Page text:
After the punishment, Rainer showed his students an extreme power of their organization. Then they came for me and there was no one left to speak for me. Ross decides that this benefit is not worth the cost to students like Robert, whose feelings were hurt terribly when he was rejected after The Wave ended, and the sophomore who was attacked. . It's his autobiographical story of struggle for survival while in Auschwitz, the largest of the Nazi concentration camps. The students couldn't believe what the germans had done in the camps, slaughtering thousands of people in The Theme Of Conflict In The Wave By Todd Strasser Conflict is often used in books for a lot of different reasons. Because it based on a true story, it is an eye opener from me.
Both also agree to help her save Sammy. They are also both motivated by the memory of their siblings in order to do something. Essentially, it's a personal account of a Holocaust survivor, Mr. It eats you up inside. Throughout this novel, the character of Morton rhue had been effectively achieved through the effect of his voice being in high modality.
However, there is little regional color and the place names——such as Clarkstown and Gordon High——are generically American, and offer no hints as to where the story is set. He gives them mottos to chant and a salute to perform. Many of those things can I relate to my on life. One of the main characters is Rainer Wenger. Jones actually went as far as his essay alleges.
The Wave is a book published in 1981, it is a story based upon actual events that took place as a result of a history class experiment. What did you learn from the experiment? What began as an experiment ends as a tragedy. Both texts deal with aspects of war and the importance of truth. He sincerely wanted to be useful for his new friends. Laurie and David are both enthusiastic about The Wave at first. The kids not a part of the wave got to be winners since they accepted not being a part of the wave because of its negative effects.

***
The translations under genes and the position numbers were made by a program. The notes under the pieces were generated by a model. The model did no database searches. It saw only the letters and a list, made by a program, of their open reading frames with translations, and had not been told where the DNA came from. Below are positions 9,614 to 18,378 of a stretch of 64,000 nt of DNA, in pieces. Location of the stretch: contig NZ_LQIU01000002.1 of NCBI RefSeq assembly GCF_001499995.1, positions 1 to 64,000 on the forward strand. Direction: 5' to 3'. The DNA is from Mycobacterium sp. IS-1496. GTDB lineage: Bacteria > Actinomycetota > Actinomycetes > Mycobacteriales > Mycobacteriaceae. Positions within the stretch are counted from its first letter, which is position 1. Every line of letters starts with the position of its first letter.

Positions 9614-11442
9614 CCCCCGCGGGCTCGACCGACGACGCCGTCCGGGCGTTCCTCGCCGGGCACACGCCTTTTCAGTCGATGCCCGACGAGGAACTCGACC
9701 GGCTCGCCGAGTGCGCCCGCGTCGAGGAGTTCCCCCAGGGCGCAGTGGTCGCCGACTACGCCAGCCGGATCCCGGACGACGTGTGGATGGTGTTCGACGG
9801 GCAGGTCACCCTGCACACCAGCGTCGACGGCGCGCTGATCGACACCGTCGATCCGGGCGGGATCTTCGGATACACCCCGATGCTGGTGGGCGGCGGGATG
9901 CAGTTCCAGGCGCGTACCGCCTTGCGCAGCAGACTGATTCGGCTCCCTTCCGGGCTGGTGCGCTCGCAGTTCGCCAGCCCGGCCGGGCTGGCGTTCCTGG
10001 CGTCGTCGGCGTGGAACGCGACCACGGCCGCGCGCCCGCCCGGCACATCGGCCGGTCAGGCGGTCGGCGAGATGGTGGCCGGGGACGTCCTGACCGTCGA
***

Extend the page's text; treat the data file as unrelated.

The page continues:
This book is flat out annoying and a very boring read. Do you think the newspaper fairly portrays the group? But when he finds himself stumped, he decides to engage the class into a little experiment called The Wave. After being urged by his friends, David confronts her and asks her not to write any more articles critical of The Wave. For all of his life, he was looking for a place under the sun. What questions do you still have? Students prefer exposure to discipline to keep their lives structured and efficient. Among his policy steps, there were the introduction of ceremonious address to himself i.
These waves have also been immortalized in popular culture, as evidenced by the 1972 film The Poseidon Adventure and its 2006 remake Poseidon. The planes bombed everywhere in his country. . The teacher decided to show his students that everything is possible in modern unstable society. There were some students that were influenced by Mr. .
Is the novel dated or a product of its era in any significant manner? Ross and Principal Owens urge them to hold their criticisms and wait to see what happens at the rally. If so, what is it and how does it behave? Another idea that has made itself apparent… Research Paper On The Outsiders By S. Chapters 7-12 This section contains questions to help students understand some of the problems associated with the experiment. He tried to motivate his students for achieving better results in researching the problem of dictatorship. David is more self-centered in his motivations; he believes The Wave will help the football team to win.
Ross's The Wave initiative gets mixed reviews. Ross walks into the classroom the day after the initial experiment. How has The Wave changed him? The Wave appeals to students because it seems to offer a fast and easy way for them to solve problems in their personal lives and in the community. They tried to resist the activities of The Wave. What did you learn about the Holocaust from the film and class discussion? A strength of the book was that it had good details of her experiences. The subject matter can be used across the curriculum, and is especially pertinent in the areas of social studies, history, and literature.